Ancient DNA in skeletons has a tendency to show damage in a particular region, resulting in misleading genetic data and mistaken conclusions about the origin of the skeleton, British scientists said.
A group of researchers at the Henry Wellcome Ancient Biomolecules Centre of the University of Oxford, in Britain, made the finding while studying Viking specimens. They found that about half of the specimens had DNA that suggested they were of Middle Eastern origin.
But more detailed analysis revealed that many of the genetic sequences in the double helix molecule, which carries the genetic information of every individual, were damaged at a key base that separates European sequences from Middle Eastern genetic types - damage which made the skeletons appear to have originated in the Levant.
The results are published in the February 2003 issue of the American Journal of Human Genetics.
Damage events appear to be concentrated in specific 'hotspots', indicating that a high proportion of DNA molecules can be modified at the same point. These hotspots appear to be in positions that also differ between different human groups. In other words, the DNA damage discovered affects the same genetic positions as evolutionary change.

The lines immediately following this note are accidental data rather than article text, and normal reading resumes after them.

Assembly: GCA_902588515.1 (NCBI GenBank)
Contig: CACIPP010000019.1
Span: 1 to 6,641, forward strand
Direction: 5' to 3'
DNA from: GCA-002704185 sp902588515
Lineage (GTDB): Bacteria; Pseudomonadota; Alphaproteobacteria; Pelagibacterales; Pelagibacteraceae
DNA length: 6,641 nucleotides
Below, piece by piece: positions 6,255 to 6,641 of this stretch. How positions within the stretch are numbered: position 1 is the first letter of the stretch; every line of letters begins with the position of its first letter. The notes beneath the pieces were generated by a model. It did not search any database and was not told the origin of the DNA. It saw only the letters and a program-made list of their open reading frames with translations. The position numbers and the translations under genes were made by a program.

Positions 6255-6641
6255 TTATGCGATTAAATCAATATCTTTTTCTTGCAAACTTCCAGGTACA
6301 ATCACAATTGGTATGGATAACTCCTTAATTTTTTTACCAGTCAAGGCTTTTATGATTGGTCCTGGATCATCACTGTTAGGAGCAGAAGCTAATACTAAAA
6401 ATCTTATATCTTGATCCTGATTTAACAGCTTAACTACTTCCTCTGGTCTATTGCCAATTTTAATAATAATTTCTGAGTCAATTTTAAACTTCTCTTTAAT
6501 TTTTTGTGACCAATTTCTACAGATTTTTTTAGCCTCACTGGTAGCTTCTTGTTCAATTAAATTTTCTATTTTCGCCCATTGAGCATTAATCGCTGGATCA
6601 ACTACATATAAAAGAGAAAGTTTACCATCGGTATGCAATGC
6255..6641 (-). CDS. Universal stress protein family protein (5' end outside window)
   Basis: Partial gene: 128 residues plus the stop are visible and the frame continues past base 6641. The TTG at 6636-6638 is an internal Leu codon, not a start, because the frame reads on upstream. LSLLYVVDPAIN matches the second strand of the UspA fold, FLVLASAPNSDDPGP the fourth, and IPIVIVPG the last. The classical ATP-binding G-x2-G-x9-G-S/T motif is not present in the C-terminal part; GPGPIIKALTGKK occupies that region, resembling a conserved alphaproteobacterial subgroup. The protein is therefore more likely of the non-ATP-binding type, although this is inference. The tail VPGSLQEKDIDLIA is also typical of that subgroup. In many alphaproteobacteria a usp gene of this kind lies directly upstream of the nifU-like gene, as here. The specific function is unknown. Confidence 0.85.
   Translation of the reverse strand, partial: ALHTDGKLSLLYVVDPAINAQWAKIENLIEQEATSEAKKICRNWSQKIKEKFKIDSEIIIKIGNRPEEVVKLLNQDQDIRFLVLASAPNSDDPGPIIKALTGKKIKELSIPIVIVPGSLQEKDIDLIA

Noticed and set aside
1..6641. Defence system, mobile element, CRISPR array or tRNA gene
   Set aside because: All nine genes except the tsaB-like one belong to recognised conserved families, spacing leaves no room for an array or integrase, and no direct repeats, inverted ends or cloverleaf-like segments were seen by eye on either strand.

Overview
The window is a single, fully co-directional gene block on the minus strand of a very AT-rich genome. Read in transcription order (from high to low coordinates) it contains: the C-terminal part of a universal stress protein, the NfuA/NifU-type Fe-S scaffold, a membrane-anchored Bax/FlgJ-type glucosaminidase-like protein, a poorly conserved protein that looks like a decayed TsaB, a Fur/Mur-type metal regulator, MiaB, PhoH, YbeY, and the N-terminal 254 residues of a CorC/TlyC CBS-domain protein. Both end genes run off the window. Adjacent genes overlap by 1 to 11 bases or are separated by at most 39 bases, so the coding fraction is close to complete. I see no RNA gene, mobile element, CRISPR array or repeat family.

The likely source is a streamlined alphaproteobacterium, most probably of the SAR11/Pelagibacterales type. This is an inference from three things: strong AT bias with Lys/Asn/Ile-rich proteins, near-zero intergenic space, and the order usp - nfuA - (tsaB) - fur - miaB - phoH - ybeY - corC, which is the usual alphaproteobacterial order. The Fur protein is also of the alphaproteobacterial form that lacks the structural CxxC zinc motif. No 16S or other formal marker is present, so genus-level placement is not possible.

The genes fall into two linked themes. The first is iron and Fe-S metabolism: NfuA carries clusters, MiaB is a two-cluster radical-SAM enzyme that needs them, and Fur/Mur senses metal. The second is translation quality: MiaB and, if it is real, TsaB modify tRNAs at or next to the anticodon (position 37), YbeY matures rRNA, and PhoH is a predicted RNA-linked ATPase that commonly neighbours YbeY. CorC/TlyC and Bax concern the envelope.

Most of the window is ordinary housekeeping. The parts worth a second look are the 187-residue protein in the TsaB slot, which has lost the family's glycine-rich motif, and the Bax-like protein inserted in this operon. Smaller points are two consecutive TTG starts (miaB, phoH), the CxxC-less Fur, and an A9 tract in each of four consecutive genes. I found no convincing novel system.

"Now that this phenomenon has been recognised, it is possible to survey the ancient sequences for damage more accurately, and determine the correct original genetic type - open the way for more reliable future studies," said Professor Alan Cooper, director of the centre.
Cooper has hopes the finding may have implications for future research. "It also appears that we can use damage cause after death to examine how DNA damage occurs during life - a completely unanticipated, and somewhat ironic result," he said. "Potentially this allows us to get uniquely separate views of the two major evolutionary processes, mutation and selection."
Danny Kingsley - ABC Science Online
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